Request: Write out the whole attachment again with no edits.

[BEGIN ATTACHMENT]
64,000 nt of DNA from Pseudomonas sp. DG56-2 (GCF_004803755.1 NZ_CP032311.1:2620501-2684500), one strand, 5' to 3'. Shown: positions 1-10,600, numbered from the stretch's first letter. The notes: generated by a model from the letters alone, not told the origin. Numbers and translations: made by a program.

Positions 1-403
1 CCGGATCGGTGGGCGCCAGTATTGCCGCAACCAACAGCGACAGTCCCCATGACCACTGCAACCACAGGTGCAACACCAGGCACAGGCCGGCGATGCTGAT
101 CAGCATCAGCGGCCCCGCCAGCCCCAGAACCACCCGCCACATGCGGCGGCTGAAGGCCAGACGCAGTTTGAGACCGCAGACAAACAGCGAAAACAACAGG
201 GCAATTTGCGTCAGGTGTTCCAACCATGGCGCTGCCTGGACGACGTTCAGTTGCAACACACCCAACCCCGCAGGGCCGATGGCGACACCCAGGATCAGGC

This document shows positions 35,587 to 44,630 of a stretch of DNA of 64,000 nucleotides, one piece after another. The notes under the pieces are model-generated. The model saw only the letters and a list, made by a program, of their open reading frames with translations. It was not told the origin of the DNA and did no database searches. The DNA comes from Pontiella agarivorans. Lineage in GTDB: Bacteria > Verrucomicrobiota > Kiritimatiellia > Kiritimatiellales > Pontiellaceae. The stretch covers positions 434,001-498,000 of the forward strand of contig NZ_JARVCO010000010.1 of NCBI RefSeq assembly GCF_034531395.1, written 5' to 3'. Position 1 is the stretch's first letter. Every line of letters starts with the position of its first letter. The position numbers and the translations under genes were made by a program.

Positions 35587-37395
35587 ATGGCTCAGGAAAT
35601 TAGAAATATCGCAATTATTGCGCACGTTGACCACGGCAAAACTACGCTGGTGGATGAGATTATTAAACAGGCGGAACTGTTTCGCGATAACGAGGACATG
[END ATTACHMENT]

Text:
64,000 nt of DNA from Pseudomonas sp. DG56-2 (GCF_004803755.1 NZ_CP032311.1:2620501-2684500), one strand, 5' to 3'. Shown: positions 1-10,600, numbered from the stretch's first letter. The notes: generated by a model from the letters alone, not told the origin. Numbers and translations: made by a program.

Positions 1-403
1 CCGGATCGGTGGGCGCCAGTATTGCCGCAACCAACAGCGACAGTCCCCATGACCACTGCAACCACAGGTGCAACACCAGGCACAGGCCGGCGATGCTGAT
101 CAGCATCAGCGGCCCCGCCAGCCCCAGAACCACCCGCCACATGCGGCGGCTGAAGGCCAGACGCAGTTTGAGACCGCAGACAAACAGCGAAAACAACAGG
201 GCAATTTGCGTCAGGTGTTCCAACCATGGCGCTGCCTGGACGACGTTCAGTTGCAACACACCCAACCCCGCAGGGCCGATGGCGACACCCAGGATCAGGC

This document shows positions 35,587 to 44,630 of a stretch of DNA of 64,000 nucleotides, one piece after another. The notes under the pieces are model-generated. The model saw only the letters and a list, made by a program, of their open reading frames with translations. It was not told the origin of the DNA and did no database searches. The DNA comes from Pontiella agarivorans. Lineage in GTDB: Bacteria > Verrucomicrobiota > Kiritimatiellia > Kiritimatiellales > Pontiellaceae. The stretch covers positions 434,001-498,000 of the forward strand of contig NZ_JARVCO010000010.1 of NCBI RefSeq assembly GCF_034531395.1, written 5' to 3'. Position 1 is the stretch's first letter. Every line of letters starts with the position of its first letter. The position numbers and the translations under genes were made by a program.

Positions 35587-37395
35587 ATGGCTCAGGAAAT
35601 TAGAAATATCGCAATTATTGCGCACGTTGACCACGGCAAAACTACGCTGGTGGATGAGATTATTAAACAGGCGGAACTGTTTCGCGATAACGAGGACATG